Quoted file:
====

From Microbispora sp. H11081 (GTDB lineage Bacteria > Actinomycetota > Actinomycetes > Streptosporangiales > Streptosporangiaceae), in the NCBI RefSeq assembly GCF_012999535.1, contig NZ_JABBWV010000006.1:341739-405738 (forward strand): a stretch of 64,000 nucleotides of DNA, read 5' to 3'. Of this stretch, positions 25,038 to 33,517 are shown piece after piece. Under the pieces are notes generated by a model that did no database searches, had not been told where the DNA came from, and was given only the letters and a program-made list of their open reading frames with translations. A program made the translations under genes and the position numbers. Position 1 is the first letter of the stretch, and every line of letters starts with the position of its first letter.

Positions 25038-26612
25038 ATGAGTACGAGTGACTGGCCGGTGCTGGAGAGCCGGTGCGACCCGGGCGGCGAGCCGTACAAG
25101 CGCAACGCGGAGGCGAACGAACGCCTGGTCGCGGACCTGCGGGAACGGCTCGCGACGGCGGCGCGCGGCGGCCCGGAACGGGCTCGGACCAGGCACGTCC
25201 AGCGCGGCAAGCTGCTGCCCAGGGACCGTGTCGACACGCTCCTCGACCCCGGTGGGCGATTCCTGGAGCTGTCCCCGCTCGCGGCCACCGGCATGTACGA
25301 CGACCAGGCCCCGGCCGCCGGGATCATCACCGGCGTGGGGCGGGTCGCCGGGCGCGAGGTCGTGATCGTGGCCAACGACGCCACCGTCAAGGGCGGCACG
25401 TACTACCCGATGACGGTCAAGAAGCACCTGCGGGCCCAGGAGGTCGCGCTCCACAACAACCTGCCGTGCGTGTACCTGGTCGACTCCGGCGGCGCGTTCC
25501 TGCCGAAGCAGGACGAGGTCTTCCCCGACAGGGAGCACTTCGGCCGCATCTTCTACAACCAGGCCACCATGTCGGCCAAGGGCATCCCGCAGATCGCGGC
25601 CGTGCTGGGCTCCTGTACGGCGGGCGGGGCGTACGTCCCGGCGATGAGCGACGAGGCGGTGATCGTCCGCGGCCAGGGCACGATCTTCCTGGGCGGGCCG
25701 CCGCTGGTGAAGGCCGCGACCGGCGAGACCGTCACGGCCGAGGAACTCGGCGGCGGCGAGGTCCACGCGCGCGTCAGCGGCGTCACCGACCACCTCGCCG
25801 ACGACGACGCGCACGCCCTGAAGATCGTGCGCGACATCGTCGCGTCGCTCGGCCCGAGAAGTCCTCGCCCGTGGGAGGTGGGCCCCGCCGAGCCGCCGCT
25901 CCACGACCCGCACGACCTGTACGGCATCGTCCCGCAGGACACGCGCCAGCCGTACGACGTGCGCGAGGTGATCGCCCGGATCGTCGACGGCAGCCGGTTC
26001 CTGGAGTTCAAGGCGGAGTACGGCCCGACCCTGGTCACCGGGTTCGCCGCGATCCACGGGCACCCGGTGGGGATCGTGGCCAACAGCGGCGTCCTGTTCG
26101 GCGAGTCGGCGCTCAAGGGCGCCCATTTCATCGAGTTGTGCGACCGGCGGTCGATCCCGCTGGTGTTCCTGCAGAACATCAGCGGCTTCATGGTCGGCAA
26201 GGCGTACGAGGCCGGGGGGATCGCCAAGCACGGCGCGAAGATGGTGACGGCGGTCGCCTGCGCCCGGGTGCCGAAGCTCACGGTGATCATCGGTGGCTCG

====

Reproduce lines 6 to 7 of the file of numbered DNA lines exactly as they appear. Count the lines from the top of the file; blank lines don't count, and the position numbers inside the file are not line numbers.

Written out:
25301 CGACCAGGCCCCGGCCGCCGGGATCATCACCGGCGTGGGGCGGGTCGCCGGGCGCGAGGTCGTGATCGTGGCCAACGACGCCACCGTCAAGGGCGGCACG
25401 TACTACCCGATGACGGTCAAGAAGCACCTGCGGGCCCAGGAGGTCGCGCTCCACAACAACCTGCCGTGCGTGTACCTGGTCGACTCCGGCGGCGCGTTCC